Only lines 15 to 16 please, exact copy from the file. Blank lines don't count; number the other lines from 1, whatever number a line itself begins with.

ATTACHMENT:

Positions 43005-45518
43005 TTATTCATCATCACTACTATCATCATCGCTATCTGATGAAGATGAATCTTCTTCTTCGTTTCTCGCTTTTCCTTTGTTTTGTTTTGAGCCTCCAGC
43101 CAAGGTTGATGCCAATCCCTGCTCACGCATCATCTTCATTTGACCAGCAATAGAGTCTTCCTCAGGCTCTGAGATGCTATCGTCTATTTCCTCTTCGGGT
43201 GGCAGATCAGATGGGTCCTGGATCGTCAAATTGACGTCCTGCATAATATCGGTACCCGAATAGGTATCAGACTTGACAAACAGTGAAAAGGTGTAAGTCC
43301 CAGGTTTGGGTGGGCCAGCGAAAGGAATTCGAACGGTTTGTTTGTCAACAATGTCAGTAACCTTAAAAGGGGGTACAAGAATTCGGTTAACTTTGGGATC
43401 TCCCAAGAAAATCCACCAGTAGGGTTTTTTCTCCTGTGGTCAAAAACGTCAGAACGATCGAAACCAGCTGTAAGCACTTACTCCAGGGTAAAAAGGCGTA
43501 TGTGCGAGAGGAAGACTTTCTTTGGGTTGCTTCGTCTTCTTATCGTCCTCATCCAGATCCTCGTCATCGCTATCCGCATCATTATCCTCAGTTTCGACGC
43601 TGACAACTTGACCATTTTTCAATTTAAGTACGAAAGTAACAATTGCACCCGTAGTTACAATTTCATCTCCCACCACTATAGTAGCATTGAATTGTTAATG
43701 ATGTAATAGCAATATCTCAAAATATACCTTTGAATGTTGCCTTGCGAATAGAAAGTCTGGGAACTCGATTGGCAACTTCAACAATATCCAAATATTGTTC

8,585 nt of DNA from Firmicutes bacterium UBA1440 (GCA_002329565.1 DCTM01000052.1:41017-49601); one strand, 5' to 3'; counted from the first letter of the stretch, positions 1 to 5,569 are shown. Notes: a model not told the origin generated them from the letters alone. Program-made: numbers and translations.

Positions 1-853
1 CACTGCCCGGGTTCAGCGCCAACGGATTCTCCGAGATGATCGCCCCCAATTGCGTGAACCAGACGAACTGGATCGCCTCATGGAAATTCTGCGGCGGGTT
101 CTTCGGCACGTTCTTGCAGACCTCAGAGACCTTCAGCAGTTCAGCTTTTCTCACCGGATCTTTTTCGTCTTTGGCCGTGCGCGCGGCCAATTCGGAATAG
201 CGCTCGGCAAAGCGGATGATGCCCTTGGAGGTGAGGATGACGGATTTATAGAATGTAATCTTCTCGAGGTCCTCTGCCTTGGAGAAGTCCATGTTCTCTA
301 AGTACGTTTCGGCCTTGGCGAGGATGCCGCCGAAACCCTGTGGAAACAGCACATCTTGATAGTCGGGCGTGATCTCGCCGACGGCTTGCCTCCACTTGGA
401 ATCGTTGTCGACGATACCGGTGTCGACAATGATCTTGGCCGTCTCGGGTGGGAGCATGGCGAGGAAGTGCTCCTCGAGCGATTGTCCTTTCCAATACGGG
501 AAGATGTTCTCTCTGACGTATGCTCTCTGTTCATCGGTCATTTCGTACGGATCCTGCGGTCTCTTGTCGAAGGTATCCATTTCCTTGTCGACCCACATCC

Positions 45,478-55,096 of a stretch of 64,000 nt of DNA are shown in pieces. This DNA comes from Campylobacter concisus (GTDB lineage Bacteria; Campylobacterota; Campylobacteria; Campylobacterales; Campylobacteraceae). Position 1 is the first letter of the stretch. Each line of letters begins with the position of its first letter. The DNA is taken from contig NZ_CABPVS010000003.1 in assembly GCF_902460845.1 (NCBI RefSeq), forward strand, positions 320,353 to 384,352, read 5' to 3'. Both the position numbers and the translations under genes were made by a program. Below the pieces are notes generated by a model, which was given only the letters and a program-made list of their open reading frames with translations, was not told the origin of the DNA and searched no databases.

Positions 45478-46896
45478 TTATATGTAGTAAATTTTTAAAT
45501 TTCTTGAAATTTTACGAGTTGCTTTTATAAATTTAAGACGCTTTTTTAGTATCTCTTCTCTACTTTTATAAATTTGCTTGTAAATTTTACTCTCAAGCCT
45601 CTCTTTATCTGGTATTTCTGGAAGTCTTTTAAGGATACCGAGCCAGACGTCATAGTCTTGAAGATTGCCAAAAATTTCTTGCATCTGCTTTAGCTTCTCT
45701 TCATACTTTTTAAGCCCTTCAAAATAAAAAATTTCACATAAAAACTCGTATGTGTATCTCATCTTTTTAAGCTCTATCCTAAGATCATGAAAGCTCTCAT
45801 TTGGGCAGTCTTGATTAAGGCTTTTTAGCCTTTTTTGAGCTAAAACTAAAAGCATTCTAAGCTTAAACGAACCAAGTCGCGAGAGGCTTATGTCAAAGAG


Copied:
301 AGTACGTTTCGGCCTTGGCGAGGATGCCGCCGAAACCCTGTGGAAACAGCACATCTTGATAGTCGGGCGTGATCTCGCCGACGGCTTGCCTCCACTTGGA
401 ATCGTTGTCGACGATACCGGTGTCGACAATGATCTTGGCCGTCTCGGGTGGGAGCATGGCGAGGAAGTGCTCCTCGAGCGATTGTCCTTTCCAATACGGG